'Applying the foregoing principles to the facts of the instant case, it follows that no part of the reserve fund was accruable as an asset to the plaintiff during the taxable year. Certainly nothing was payable to the plaintiff by way of reserve excess, for there was none. At no time was the reserve much more than half the amount of ten percent of the notes discounted by the Finance Company (the amount of reserve necessary before there could be any excess payable to the plaintiff). And, as to what was actually in the reserve, the plaintiff's right thereto was subject to the payment therefrom of all notes, discounted by the Finance Company, which should become delinquent for a period of sixty days or more, and all charges due the Finance Company. Whether the plaintiff would ever acquire a fixed right to receive anything from the reserve fund was contingent and unascertainable throughout the taxable year.'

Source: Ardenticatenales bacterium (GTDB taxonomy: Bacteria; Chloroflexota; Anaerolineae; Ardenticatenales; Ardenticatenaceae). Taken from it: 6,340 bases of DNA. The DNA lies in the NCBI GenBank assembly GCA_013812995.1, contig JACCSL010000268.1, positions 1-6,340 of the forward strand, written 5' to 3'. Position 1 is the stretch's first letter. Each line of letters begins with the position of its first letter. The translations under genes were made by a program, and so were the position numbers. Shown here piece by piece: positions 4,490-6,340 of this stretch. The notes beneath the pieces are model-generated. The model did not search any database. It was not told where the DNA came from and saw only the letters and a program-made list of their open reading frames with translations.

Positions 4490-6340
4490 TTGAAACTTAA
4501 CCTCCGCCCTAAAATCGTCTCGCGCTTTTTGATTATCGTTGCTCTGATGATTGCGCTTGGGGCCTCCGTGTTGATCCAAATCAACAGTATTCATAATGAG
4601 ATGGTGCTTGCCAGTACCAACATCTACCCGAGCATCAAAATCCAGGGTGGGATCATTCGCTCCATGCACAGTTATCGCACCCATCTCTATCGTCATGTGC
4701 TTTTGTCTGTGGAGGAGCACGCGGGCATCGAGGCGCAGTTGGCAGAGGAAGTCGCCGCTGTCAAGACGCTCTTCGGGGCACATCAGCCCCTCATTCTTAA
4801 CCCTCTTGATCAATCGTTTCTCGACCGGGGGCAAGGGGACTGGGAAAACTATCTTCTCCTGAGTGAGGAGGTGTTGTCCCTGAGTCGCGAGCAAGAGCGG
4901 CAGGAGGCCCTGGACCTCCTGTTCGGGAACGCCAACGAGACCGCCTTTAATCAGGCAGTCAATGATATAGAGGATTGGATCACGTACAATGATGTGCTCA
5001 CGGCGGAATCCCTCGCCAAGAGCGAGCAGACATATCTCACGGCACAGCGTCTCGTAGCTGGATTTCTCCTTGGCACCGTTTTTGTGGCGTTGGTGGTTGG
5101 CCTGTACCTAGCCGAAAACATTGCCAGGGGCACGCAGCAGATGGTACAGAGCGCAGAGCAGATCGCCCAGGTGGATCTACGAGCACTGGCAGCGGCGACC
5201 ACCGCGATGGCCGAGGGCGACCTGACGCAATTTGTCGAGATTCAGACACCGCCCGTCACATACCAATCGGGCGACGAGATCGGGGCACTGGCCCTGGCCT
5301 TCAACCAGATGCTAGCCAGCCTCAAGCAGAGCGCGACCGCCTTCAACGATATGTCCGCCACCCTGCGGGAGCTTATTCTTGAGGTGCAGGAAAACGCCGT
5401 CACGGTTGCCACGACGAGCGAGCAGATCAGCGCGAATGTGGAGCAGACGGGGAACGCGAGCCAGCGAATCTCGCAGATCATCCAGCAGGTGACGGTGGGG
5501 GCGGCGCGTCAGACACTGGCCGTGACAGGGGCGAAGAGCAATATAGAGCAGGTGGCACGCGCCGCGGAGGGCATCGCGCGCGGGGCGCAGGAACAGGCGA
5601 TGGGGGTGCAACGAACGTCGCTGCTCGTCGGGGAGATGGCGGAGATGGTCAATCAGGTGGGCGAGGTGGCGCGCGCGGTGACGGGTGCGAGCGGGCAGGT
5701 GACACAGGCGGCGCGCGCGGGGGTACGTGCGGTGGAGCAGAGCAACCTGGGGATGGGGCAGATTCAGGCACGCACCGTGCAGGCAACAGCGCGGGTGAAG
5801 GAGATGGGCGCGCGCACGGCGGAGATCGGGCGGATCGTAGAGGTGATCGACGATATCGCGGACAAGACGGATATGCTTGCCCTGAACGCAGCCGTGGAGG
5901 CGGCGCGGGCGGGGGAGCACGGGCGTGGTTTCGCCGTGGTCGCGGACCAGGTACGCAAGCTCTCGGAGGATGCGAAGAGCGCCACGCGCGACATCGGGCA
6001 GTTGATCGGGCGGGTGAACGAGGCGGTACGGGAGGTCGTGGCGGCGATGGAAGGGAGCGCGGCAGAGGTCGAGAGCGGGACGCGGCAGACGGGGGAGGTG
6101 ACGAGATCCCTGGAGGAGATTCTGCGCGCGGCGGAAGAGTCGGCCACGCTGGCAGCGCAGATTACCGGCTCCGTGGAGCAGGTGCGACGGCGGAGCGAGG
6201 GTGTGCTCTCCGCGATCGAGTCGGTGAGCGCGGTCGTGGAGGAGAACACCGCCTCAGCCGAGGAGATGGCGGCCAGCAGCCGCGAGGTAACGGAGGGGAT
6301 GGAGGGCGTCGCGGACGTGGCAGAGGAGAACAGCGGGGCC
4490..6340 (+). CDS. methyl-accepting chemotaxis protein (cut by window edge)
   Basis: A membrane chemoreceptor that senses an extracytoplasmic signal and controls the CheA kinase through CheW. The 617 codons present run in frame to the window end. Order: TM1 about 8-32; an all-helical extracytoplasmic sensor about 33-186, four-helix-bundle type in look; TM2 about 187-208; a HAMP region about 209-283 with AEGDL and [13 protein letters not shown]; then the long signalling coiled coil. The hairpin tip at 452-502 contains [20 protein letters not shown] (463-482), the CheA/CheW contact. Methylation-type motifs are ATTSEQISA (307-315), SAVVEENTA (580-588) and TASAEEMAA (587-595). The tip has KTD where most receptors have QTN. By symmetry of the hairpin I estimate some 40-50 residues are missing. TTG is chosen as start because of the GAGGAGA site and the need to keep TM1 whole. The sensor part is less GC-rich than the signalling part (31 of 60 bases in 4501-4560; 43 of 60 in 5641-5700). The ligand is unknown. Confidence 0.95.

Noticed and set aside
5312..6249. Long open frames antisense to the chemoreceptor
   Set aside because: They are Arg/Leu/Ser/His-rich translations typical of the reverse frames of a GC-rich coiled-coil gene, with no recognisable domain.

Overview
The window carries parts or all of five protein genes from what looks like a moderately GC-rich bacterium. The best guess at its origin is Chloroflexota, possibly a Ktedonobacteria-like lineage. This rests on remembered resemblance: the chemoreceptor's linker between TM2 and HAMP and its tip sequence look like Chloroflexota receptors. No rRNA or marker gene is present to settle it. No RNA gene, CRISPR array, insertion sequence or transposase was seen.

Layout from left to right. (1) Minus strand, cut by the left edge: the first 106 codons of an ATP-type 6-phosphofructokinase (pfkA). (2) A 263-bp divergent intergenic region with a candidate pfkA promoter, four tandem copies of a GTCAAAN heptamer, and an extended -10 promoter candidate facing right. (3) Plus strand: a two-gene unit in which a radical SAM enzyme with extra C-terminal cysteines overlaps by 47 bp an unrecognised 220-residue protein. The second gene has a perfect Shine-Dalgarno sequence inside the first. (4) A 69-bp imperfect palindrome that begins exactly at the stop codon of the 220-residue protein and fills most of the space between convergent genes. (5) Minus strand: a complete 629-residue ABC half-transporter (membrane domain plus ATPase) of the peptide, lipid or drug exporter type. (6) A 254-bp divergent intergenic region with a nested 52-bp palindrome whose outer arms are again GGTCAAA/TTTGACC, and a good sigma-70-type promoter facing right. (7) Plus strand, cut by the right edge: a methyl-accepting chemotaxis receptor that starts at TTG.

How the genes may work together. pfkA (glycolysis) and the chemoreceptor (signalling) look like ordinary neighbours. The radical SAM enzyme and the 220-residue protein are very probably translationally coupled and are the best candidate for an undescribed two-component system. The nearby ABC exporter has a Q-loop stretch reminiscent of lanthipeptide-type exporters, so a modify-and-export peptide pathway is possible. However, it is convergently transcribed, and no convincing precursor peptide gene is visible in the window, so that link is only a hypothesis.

The Commissioner and the Tax Court rely on Shoemaker-Nash, Inc., v. Commissioner, 1940, 41 B.T.A. 417 and on Johnson, 1955, 25 T.C. 123 (notwithstanding the reversal of the Tax Court holding). In Shoemaker-Nash and automobile dealer on an accrual basis sold installment paper to a finance company that retained a portion of the original price of the notes and credited it to the dealer on its books in a reserve account. The Board of Tax Appeals held that the taxpayer should report as income all amounts credited to the reserve accounts each year even though nothing was released from the accounts during the year. In the Johnson opinion the Court recognized Shoemaker-Nash as 'the leading case in the Tax Court',6 but stated that 'the direction in which it leads is doubtful'. Judge Thomsen attributed the 'Janus-like character of Shoemaker-Nash' to sketchy facts, 'so that the courts had to infer certain facts from the notice of deficiency.' In Royal Motors, Inc. v. Commissioner, decided July 12, 1945, 4 TCM 777, CCH Dec. 14,687 (M), the Tax Court itself said that 'the so-called reserves (in Shoemaker-Nash) were not true reserves.' In Keasbey & Mattison v. Commissioner, the Court pointed out: 'The so-called 'reserve' in the Shoemaker-Nash and the Colorado Motor Car cases was really not a reserve against possible losses. There was nothing in the contract in either of those cases, so far as the Board's findings of fact disclose, to indicate that the respective finance companies had the right to charge uncollectible notes to the 'reserve' account. The 'reserve' was in reality nothing more than a plan set up by the finance companies to provide for payment to the taxpayers (automobile dealers) of a portion of the purchase price of the notes.' (141 F.2d 167.) See also Beaudry v. Commissioner, 1941, 43 B.T.A. 1209.